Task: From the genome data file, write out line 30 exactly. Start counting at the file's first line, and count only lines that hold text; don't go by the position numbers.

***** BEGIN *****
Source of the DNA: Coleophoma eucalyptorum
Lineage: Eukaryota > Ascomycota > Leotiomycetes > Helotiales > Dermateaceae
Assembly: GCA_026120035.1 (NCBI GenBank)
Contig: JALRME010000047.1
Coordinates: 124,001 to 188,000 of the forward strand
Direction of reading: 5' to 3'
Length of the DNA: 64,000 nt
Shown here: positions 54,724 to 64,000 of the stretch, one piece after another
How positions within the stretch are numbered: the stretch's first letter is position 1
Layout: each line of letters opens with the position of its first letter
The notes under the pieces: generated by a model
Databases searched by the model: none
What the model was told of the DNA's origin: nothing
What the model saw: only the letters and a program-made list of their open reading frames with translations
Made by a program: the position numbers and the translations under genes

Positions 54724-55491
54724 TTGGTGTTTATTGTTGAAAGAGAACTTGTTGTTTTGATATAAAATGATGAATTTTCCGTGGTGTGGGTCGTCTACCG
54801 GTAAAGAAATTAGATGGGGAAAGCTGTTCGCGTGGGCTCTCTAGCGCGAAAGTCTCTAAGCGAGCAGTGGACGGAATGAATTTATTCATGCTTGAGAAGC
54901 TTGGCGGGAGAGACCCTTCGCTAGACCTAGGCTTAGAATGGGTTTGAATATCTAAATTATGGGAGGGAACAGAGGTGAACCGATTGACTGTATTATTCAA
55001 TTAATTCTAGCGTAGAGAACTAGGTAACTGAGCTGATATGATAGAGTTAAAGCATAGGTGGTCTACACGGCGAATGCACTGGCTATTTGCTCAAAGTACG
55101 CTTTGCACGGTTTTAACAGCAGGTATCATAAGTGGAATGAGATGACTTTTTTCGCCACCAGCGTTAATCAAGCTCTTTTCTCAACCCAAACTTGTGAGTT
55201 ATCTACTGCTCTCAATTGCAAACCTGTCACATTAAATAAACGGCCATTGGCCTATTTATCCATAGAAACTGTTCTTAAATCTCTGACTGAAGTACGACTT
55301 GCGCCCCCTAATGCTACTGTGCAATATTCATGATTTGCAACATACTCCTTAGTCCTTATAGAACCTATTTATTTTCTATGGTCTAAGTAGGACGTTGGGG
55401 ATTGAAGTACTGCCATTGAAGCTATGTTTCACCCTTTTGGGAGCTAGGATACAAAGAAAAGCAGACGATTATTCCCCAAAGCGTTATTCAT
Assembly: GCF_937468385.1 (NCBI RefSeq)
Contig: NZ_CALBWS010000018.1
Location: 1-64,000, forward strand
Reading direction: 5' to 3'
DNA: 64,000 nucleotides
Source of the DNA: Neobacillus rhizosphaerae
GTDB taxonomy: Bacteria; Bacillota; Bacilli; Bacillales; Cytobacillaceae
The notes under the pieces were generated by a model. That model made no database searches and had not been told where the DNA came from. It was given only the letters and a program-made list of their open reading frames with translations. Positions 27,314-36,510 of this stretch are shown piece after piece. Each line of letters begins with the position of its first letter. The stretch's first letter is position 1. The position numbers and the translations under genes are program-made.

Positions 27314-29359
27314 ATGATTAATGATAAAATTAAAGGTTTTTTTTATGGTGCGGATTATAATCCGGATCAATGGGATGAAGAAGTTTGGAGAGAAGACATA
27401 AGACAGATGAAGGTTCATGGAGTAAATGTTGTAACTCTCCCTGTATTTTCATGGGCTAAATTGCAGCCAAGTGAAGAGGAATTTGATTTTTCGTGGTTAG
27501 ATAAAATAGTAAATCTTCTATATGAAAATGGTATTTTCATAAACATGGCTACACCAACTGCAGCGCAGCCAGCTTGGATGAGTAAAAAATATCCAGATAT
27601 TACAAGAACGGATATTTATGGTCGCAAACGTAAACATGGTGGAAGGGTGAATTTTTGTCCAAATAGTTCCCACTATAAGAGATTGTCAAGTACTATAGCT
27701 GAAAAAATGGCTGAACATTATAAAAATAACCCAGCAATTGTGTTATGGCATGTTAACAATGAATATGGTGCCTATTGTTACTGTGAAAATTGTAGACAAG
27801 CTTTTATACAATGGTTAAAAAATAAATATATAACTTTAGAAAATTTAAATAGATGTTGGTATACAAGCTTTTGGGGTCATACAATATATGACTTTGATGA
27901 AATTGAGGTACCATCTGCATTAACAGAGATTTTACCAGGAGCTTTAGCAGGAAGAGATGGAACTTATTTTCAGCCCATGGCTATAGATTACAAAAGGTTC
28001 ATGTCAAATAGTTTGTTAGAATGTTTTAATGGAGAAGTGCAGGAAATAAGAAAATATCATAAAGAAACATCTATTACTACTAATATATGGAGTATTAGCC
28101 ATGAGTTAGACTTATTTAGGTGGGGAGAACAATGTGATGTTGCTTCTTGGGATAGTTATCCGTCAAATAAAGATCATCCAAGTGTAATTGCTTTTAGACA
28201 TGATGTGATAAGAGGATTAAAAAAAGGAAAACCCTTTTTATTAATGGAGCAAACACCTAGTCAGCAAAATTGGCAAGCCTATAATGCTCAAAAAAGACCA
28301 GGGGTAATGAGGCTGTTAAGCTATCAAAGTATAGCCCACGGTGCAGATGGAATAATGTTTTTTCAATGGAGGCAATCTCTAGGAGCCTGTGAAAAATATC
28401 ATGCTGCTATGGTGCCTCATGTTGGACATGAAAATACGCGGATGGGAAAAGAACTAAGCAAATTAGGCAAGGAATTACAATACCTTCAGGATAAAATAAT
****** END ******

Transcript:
Source of the DNA: Neobacillus rhizosphaerae